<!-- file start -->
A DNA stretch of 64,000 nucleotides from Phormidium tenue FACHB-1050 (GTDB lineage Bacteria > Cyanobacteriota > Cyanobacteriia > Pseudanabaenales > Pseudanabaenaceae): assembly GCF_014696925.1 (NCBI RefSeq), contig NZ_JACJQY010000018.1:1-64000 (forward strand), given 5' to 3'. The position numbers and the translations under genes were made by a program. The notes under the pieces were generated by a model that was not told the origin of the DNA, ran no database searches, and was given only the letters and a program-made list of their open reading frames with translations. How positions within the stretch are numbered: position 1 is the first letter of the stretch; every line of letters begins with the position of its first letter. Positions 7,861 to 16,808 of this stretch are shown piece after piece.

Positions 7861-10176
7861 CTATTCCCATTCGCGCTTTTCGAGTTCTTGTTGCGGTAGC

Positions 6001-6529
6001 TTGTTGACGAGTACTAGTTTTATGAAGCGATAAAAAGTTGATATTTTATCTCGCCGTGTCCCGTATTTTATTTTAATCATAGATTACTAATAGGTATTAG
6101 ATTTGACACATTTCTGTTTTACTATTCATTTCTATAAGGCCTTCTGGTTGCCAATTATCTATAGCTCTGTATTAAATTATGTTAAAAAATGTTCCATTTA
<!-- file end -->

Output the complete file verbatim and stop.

A DNA stretch of 64,000 nucleotides from Phormidium tenue FACHB-1050 (GTDB lineage Bacteria > Cyanobacteriota > Cyanobacteriia > Pseudanabaenales > Pseudanabaenaceae): assembly GCF_014696925.1 (NCBI RefSeq), contig NZ_JACJQY010000018.1:1-64000 (forward strand), given 5' to 3'. The position numbers and the translations under genes were made by a program. The notes under the pieces were generated by a model that was not told the origin of the DNA, ran no database searches, and was given only the letters and a program-made list of their open reading frames with translations. How positions within the stretch are numbered: position 1 is the first letter of the stretch; every line of letters begins with the position of its first letter. Positions 7,861 to 16,808 of this stretch are shown piece after piece.

Positions 7861-10176
7861 CTATTCCCATTCGCGCTTTTCGAGTTCTTGTTGCGGTAGC

Positions 6001-6529
6001 TTGTTGACGAGTACTAGTTTTATGAAGCGATAAAAAGTTGATATTTTATCTCGCCGTGTCCCGTATTTTATTTTAATCATAGATTACTAATAGGTATTAG
6101 ATTTGACACATTTCTGTTTTACTATTCATTTCTATAAGGCCTTCTGGTTGCCAATTATCTATAGCTCTGTATTAAATTATGTTAAAAAATGTTCCATTTA